Wednesday, April 15, 2009

At Finovate 2009 Budget Solutions Abound

Holy budgets Batman! Finovate 2009 is showcasing no less than ten (count them 10!) budget solutions for personal finances. I explored some of these on my blog this past week as I wrote all about budgeting for a week, but there’s a lot out there and I couldn't do them justice there.

For the sake of the reader, I’m going to make some categories here to differentiate what might be right for your style as a prospective user or curious reader. Some of these will overlap due to the nature of the features. All are free to use unless otherwise noted. The denotation ($) means fee-based and (*$) means free during Beta trials, or some features are subscriber-based.

I included a “social media” category here—because two of these are very similar to common social applications. Wesabe is a lot like Facebook in that people can recommend or comment and share information. Geezeo has a lot of Twitter-like features and their “confession booth” even integrates with Twitter (not to mention, it's outrageously addictive).

Rudder is in a bit of a class of its own. It appears to include bill-pay features (note to self to play with this one a bit more).

There are essentially two "classes" of personal finance application in my view. Those that require data-entry of transactions, and those that don't. Otherwise, the items below appear in no particular order and none of these are paid placements.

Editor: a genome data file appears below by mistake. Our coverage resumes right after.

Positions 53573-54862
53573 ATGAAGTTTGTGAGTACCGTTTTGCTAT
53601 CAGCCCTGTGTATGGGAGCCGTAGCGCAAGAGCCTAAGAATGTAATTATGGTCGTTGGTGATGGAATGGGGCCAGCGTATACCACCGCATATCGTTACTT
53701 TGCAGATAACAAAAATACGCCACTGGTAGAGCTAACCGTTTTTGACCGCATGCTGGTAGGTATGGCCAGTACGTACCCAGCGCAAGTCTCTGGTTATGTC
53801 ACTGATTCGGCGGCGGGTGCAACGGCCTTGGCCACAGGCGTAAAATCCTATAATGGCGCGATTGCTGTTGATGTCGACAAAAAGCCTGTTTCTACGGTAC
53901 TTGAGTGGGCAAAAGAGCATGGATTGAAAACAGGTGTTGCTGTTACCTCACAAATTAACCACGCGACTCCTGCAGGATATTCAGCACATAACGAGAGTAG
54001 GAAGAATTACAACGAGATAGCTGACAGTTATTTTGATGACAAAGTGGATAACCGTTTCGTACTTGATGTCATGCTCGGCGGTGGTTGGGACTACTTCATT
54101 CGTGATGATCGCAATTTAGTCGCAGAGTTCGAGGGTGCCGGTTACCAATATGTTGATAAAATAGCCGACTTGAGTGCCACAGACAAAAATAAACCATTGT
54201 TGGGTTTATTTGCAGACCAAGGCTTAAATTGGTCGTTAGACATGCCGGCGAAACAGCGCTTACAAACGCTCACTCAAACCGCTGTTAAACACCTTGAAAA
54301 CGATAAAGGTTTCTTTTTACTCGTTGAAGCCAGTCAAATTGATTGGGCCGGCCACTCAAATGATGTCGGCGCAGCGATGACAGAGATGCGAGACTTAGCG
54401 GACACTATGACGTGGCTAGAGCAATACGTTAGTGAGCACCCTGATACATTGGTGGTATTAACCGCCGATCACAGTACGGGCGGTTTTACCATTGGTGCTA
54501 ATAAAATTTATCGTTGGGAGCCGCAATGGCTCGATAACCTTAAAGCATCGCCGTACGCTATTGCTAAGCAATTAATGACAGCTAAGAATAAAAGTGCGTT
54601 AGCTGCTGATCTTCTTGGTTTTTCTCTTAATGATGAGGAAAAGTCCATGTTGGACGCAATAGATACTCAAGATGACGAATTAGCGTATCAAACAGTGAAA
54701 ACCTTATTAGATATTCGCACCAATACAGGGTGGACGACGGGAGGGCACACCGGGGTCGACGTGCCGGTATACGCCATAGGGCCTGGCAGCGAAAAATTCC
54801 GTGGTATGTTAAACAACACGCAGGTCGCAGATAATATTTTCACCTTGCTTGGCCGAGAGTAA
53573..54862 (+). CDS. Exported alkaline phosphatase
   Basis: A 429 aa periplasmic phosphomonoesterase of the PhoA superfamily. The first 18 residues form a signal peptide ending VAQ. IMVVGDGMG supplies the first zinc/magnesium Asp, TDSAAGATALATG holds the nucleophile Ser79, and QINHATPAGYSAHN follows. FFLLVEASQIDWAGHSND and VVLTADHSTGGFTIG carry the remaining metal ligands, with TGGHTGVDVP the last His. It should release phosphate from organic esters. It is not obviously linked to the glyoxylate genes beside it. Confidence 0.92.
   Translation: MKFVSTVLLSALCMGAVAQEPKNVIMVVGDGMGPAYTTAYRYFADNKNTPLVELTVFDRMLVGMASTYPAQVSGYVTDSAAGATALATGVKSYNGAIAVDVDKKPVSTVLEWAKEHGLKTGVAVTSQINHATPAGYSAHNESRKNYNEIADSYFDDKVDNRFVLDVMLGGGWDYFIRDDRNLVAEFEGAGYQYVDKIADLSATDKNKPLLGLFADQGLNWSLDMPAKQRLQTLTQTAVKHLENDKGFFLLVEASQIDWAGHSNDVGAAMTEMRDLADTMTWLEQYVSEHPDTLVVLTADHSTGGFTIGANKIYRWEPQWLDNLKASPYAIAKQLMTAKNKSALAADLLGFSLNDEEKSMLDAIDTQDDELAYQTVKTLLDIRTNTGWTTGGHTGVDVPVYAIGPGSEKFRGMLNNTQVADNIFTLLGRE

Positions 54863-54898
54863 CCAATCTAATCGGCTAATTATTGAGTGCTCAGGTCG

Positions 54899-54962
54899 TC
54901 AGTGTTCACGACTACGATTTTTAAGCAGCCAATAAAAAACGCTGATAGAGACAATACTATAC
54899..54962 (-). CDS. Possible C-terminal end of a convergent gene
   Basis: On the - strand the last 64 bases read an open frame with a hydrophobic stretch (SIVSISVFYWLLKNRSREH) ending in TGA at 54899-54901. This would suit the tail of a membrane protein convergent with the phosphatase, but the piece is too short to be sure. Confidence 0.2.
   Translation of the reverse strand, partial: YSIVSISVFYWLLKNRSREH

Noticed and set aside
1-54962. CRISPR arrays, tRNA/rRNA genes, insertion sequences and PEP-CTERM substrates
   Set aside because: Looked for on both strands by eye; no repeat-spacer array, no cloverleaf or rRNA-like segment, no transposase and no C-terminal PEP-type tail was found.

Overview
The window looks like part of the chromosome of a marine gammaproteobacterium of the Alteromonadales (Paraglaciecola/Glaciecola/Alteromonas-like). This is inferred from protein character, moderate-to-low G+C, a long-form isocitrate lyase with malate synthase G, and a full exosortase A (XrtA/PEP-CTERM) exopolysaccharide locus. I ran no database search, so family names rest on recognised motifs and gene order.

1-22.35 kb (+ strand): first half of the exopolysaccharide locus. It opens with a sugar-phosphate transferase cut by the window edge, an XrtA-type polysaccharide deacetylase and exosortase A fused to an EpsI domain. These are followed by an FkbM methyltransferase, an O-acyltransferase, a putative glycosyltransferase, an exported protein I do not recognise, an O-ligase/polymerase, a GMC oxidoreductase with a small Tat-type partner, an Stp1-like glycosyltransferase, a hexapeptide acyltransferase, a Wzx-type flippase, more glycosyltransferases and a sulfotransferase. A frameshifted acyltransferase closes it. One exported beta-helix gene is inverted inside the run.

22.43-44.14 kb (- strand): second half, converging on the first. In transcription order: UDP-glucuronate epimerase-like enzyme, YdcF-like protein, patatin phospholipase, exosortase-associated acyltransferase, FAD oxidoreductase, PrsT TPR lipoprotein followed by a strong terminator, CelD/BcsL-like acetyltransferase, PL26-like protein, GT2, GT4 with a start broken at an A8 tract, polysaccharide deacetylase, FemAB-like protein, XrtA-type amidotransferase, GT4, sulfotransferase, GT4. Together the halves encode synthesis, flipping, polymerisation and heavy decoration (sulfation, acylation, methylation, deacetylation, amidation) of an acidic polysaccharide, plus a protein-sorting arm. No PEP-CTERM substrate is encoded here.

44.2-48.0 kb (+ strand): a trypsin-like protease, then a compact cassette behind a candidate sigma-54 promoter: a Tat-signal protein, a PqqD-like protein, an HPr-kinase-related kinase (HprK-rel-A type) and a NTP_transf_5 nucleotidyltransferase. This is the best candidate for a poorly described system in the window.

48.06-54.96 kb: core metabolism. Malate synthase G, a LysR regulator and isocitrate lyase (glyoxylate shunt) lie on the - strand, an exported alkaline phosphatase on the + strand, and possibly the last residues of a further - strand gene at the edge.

Social Media Features


Tom said...

Rudder and Mint were just nominated for a 2009 Webby.

Greg said...

The Data-Entry solutions seem to be nice for someone who has tons and tons of time to tweak and work with everything. However, why even bother when you can still tweak information that Aggregators have?

Am I missing something? It seems to me Aggregator solutions can get into the Data-Entry area easier than vice versa in terms of development.

JessicaW said...

Thanks Greg! Most aggregators require you to provide your userID and password to your online banking. That freaks a lot of people out. Thankfully, most online banking sites keep your actual USER info separate from your ACCOUNT info, so the aggregator works as a gateway rather than a receptacle for your information, still many people are uncomfortable with that level of information-sharing with a third-party.

As for me, my laziness far outweighs my security concerns, and I'm confident with most of the aggregators' security credentials to be willing to go that route, but I understand if others aren't.

Hope that helps,

Tom said...

There is some concern even if all these aggregators are legit and keep your info safe. As people become more and more willing to share banking info online phishing opportunities increase.